IN an environment where promotions, transfers and appointments to key military positions are the subject of obsessive speculation, army chief Gen Raheel Sharif has acted decisively.
His decision announced earlier this week of who’ll replace the six retiring three-star generals over the next several weeks must now spell the end of the speculation that a ‘cabal’ was manoeuvring to secure extensions through dirty politics and was responsible for the political instability in the country.
On the other hand, the appointments also demonstrated that the army chief is his own man and is consolidating his hold over vital policy areas. It’ll be interesting to see if he introduces policy changes or carries on in the old tradition.
He may have appointed freshly promoted younger lieutenant-generals in key positions such as the director general of the Inter-Services Intelligence and the corps commanders at Peshawar and Karachi but all three have hands-on experience of counterterrorism, anti-militancy operations in one form or the other.
The most interesting choice and the one which will generate most speculation is that of Lt-Gen Rizwan Akhtar.
The most interesting choice and the one which will generate most speculation is that of Lt-Gen Rizwan Akhtar. The soft-spoken yet articulate officer became a familiar face during his tenure as head of Sindh Rangers as he made multiple TV appearances when his paramilitary force and the police launched the so-called operation against criminals in Karachi.
The operation, from the public perspective, didn’t deliver much improvement as street crime remained largely unaffected (though admittedly the authorities claim a reduction in targeted killings as a result). Another of his failings was not to tackle rampant murderous sectarian outfits in any meaningful manner.
But clearly the military high-ups, mainly boss the army chief, had a different view of his performance. Hence, he was not only elevated to the rank of lieutenant-general but was also given what’s seen as a ‘prized’ appointment, without argument one of the most powerful positions in the country’s security apparatus.
Gen Akhtar has to his credit an intimate knowledge of Baloch issues, politics and tribal customs and practices.
Whether he brings this knowledge to apply a healing touch to a province where many see the agency he’ll head as a villain and the transgressor of their most fundamental rights will be more a matter of policy.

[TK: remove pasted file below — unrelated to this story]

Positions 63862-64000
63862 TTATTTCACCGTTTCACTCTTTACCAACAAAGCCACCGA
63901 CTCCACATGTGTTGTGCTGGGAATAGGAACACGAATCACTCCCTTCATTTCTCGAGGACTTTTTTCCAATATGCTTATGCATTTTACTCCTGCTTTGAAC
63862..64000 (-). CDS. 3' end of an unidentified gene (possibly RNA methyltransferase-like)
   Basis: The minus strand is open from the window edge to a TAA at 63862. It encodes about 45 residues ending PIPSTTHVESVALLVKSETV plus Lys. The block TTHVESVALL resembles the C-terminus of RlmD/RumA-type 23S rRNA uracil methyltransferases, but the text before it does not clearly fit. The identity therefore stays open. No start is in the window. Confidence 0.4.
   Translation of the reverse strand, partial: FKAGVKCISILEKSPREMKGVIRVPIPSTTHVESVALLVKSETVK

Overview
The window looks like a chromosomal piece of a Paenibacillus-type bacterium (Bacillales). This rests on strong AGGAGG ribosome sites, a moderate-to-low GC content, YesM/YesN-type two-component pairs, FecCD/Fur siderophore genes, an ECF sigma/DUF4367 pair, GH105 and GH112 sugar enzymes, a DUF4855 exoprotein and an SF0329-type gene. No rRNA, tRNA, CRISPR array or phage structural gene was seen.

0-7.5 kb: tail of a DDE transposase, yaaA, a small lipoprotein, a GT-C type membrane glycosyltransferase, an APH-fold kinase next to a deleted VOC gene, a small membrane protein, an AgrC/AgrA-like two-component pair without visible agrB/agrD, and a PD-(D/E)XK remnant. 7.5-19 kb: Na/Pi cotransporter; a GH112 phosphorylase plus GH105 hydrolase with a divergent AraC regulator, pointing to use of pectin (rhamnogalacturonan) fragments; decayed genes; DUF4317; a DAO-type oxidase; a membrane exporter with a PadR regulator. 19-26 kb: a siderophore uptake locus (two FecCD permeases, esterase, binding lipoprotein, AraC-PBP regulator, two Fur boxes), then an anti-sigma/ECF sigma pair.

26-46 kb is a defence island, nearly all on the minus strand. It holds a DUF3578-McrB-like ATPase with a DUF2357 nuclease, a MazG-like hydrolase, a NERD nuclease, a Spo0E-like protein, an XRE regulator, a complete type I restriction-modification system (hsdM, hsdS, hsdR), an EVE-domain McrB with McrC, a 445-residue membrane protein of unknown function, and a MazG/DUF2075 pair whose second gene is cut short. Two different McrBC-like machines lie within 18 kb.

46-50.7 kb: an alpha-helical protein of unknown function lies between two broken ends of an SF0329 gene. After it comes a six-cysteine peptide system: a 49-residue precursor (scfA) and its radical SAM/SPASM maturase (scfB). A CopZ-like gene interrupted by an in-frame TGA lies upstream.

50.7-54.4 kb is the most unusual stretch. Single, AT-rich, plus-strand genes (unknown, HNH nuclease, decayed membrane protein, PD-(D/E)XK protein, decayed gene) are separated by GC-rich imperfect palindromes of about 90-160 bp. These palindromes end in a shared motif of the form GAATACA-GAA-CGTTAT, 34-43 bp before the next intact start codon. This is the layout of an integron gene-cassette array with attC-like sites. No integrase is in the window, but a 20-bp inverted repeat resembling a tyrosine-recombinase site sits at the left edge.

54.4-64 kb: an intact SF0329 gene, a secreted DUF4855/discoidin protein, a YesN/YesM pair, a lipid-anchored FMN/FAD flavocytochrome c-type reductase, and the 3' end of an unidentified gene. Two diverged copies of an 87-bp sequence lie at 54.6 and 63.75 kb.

If Gen Raheel Sharif thinks a different approach is required to deal with the Baloch separatist movement, there will be change. Otherwise, we’ll see more of the same. Clearly this won’t be the only major challenge before the new DG ISI.
The corps commander leading the Operation Zarb-i-Azb, who retires soon, Lt-Gen Khalid Rabbani, has talked about the need to tackle the internal security threat as a holistic challenge which will mean ‘intelligence-based’ strikes against the terrorists in south Punjab, Sindh and even Balochistan.
The general’s statement reported in the media can be interpreted in a number of ways. Of course, those who indulge in wishful thinking like I do, being an eternal optimist, will see it as a point of departure from the military policy of using some of the militant groups based in south Punjab and other parts of the country as ‘tools’ of foreign policy.
It isn’t clear what foreign policy goals may have actually been attained with the use of such tools. What is abundantly apparent is that Pakistan has been rendered a disaster zone thanks to the bigoted, murderous ideology of many such groups.
Gen Rabbani’s statement should also serve as a sobering thought for political parties and politicians who have thought nothing of seeking the help of, and patronising, such sectarian-militant outfits. Perhaps, they might see sense now that the one pointing out the perils is a man in uniform.
Frankly, even if the military and the civilian leadership get on one page the battle is going to be long drawn out and uphill. Perhaps, all elements of the power structure, the foremost among them the military, are realising that doing nothing isn’t an option anymore.
Some of these groups are deeply influencing attitudes in society already and because they are armed, dangerous and feel they can operate with impunity even those who disagree with their ideology and see it as toxic are unable or unwilling to take them on.
The state cannot shirk its responsibility anymore. The army, under Gen Sharif’s command, launched Zarb-i-Azb amid insider accounts of how his predecessor’s indecision may have cost lives and made the whole exercise more perilous as it was subjected to considerable delays.
Surely, the current chief, known as the soldier’s soldier, needs to act decisively and the government needs to place itself above all its petty alliances for local political purposes and agree to a coordinated effort to eliminate this existential threat.
The team being put in place by the army chief one earnestly hopes is capable of delivering. The man the new DG ISI chooses as his head of counterterrorism to replace the newly elevated Lt-Gen Naveed Mukhtar who’ll be taking over as corps commander in Karachi will also play a crucial role.
It’ll also be of focal importance whether the chief and his hand-picked DG ISI continue to give precedence as in the past to those running the Afghan policy at the agency or if the balance now tilts in favour of the highly regarded counterterrorism arm.
While the lead role in the security scenario will be played by the men in khaki, it is up to the government to carve a niche for itself and remain relevant by sure-footed handling of the situation. It should provide overall guidance and support and fund the effort. And make clear nobody, no ally, is above the law.